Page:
ANNAPOLIS – They’ve seen the bills before. They’ve sat through hours of similar arguments.
But lawmakers who want to abolish the controversial legislative scholarship program are cautiously optimistic that this year they will succeed.
The House Ways and Means Committee heard testimony Wednesday on two bills that would hand over the $8 million now under lawmakers’ control to the Maryland Higher Education Commission.
The commission would be required to create a new method of distribution, based on need and merit rather than politics.
The legislative scholarship program has virtually no restrictions on which students get money. Critics say the program is mainly used to buy votes, and charge that few needy students see the funds.
House Minority Leader Robert Kittleman, R-Howard, has introduced a bill to kill the program for the past eight years, and the House of Delegates passed it in 1993 and ’94.
The bill died last year when Sen. Clarence Blount, D- Baltimore and chairman of Economic and Environmental Affairs, refused to bring it to a vote in his committee.
Now the main obstacles are two:
– The Senate, which remains cool to the bills, according to both Kittleman and Del. Sheila Hixson, D-Montgomery, Ways and Means chairman.
– The Higher Education Commission, whose Secretary Shaila Aery recently announced the agency’s opposition. Distributing scholarship awards by legislative district, which the bills require, would cost the commission about $1 million per year, she said.
Hixson, who has sponsored one of the bills, disputed Aery’s estimate, saying that computers could make the distribution more cost efficient.
And she predicted that with increased awareness of the scholarships, “public pressure will be the deciding factor” this year.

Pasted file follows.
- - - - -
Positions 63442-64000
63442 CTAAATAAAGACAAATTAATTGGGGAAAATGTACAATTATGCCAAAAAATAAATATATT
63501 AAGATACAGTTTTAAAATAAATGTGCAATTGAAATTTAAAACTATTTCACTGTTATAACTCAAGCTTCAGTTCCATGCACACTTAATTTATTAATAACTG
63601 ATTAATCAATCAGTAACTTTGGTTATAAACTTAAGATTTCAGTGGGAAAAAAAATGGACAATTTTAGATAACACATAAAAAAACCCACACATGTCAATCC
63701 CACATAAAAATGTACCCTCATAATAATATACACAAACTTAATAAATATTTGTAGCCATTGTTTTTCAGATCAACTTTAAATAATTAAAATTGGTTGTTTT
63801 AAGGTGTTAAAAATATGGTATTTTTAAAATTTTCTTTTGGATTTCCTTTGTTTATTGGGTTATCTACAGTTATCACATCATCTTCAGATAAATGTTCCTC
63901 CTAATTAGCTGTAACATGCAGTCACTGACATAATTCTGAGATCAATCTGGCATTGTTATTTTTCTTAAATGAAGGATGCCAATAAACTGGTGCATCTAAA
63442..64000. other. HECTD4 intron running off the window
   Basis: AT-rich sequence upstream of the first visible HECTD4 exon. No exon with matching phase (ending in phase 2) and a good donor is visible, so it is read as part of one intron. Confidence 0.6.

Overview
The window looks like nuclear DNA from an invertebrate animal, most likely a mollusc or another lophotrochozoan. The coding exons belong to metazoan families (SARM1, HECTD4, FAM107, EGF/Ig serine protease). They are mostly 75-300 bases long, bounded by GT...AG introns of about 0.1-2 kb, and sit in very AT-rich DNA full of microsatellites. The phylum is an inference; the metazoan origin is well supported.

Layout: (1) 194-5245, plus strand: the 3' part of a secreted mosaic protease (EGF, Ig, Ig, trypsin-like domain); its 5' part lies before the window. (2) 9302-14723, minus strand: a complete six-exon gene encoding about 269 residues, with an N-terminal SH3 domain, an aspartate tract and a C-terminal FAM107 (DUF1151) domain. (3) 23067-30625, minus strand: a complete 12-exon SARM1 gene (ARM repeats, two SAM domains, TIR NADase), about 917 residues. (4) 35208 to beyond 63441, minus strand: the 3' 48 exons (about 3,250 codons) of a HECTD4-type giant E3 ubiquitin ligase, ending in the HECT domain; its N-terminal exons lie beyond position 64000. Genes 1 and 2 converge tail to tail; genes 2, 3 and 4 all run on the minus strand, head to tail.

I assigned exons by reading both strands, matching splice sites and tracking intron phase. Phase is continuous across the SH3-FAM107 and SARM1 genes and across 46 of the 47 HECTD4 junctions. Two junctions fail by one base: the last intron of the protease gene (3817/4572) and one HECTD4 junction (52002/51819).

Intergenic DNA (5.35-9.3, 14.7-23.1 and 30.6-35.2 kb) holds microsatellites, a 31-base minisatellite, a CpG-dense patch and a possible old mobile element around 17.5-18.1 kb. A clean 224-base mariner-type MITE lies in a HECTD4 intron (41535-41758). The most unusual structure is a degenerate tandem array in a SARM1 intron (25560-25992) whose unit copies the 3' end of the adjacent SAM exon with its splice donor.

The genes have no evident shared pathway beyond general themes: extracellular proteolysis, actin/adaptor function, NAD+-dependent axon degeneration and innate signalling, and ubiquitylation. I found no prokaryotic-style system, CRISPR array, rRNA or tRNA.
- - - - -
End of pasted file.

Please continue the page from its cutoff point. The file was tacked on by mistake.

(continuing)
Kittleman testified briefly Wednesday, and warned in an interview afterwards that, “because of the public outrage, the program is costing us votes.”
Last year, each of the General Assembly’s senator was eligible to distribute $138,000, while delegates could distribute $12,200.
Kittleman, noting that disparity, added that “in the Senate, it is still producing more votes than it is costing.”
Deborah Povich, Maryland director of the non-profit government watchdog group Common Cause, said that pressure from Gov. Parris N. Glendening could persuade senators to pass one of the bills.
But, she acknowledged, “I think the financial difference between what the senators have and what the delegates have really is the obstacle.”
Nora Putt, a representative for the American Association of University Women, testified Wednesday that the reform bills provide a better method for distributing the funds.
“Delegates and senators are not experienced in financial aid administration,” she said.
But Eugene Harvey of Severna Park pointed out that the current program is a major source of state assistance to part- time and returning students.
“These students need the money most,” Harvey said. “These students are not going to school to go to football games or join fraternities, they’re going to school to learn.” Hixson responded that the bill requires the Higher Education Commission to earmark funds for part-time and returning students. -30-